It was the best decision we made, because of the reality of the locations we were working in. The equipment went as far as the trucks could go. Then, we hoisted it onto smaller vehicles that would eventually get bogged down in the mud. At that point, we loaded it onto quad runners, which went further. Then we’d start shooting. That style of working certainly plays into the strength of film. I’ve got an eyepiece, I’ve got an operator looking through the lens, and I’ve got a 24-volt battery, thus I can shoot. Everything else is ancillary, but I can make an image. The weather was atrocious. The video assist guy’s cart would have shorted out. Film cameras are mechanical and very robust. It’s a more streamlined way to work.

Has the advent of digital affected the cinematographer’s job in other ways?

Vilmos Zsigmond (ASC) took film and exposed it to a white card in British Columbia when he was doing McCabe & Mrs. Miller. He did like a 10% pre-flash to raise the fog level of that film, and it changed the way people lit and exposed film for 10 years. That look was baked into the negative. Can you achieve that look digitally? Sure you can. But the reality is that DPs aren’t typically involved in post production all the way down the line. At the end of the day, a raw image is something that can be manipulated with less of a penalty than film. But it’s the cinematographer’s job to maintain a certain look. When I shoot on film, I know if I want it to be dark and I’ve underexposed it two stops, and it’s going to be that way. No one is surprised when we go in to do the release print. Getting paid to do the DI is a fight for most DPs. Fortunately, I have been getting paid since Seabiscuit to do it, but the idea that we even have to fight to supervise our images to the end is concerning.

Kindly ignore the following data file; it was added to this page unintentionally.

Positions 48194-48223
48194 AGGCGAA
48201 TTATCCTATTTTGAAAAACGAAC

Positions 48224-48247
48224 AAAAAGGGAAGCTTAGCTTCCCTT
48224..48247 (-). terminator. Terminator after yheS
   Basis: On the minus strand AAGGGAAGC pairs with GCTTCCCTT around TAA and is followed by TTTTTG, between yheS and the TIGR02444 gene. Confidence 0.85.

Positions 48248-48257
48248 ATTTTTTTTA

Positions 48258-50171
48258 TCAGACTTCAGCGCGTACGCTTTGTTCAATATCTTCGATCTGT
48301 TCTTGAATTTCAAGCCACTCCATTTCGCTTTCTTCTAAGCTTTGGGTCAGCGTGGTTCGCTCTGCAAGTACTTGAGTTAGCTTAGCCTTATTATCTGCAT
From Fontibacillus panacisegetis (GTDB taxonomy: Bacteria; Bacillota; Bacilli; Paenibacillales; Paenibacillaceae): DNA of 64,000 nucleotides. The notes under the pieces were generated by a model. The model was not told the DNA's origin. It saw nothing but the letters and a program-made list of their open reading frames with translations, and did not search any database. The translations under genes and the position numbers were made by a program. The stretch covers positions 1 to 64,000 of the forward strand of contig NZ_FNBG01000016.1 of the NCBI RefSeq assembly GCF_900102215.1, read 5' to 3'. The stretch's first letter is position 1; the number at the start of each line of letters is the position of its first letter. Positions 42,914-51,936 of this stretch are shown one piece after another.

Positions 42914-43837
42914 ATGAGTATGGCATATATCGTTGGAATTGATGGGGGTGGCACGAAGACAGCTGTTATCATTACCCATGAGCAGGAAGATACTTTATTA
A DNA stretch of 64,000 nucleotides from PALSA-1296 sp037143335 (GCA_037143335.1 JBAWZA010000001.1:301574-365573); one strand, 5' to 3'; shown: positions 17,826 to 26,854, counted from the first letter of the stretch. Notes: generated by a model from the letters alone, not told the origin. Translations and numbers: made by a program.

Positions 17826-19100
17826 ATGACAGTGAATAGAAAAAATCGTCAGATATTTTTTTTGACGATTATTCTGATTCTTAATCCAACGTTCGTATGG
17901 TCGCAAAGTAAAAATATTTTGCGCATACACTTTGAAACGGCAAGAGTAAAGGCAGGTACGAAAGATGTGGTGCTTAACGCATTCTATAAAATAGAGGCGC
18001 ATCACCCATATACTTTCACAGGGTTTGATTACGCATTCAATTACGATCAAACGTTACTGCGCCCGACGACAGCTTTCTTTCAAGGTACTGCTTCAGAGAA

Jurassic World, your next feature, will be shot on film – some 35 mm and some 65 mm, correct? What’s the thought process behind that decision?

The reason for that was simple: Steven Spielberg, who only shoots film. We also based the decision on the idea that the other Jurassic movies were shot on film and that these are day exterior movies. In day exterior situations, nothing surpasses film in terms of dynamic range. There’s not a digital camera in the world that can handle the difference between 20,000 footcandles in the highlights and six footcandles in the shadows, especially when you’re walking through a jungle.

And the 65 mm portions?

The large format decision grew out of our location scouting. When we told the visual effects people that we were going to shoot film, their reaction was ‘Thank goodness. Thank you for shooting film – we love it.’ That’s a nice thing to hear. They were talking about larger formats, so I suggested five-perf 65. I knew I’d need to do big, sweeping moves and carry a lot of depth of field. I knew that we could get the cameras from Panavision. Everyone at Panavision and Kodak was gung-ho about it. Plus, I’ve always wanted to shoot large format. When people see this movie, I want them to go, ‘Whoa!’ I want them to see what film can really do.

Are there differences in the way audiences perceive film and digitally shot images?

I’ve said it many times: Film fails with elegance. There’s an elegance to film and there’s a randomness to it that is really beautiful. One of the big issues I have with digital cameras is that the pixels are always in the same place and that’s why you get what’s called ‘fixed pattern noise.’ It’s the same mosaic. It never changes. There aren’t two frames of film where the molecules are in the same place. With a digital sensor, every pixel is in the same place, and with a projector that is basically built the same way, it starts to lose its organic quality. I don’t deny that digital cameras have a place in our business, and I know that some would argue they are better. But to me, they are just different.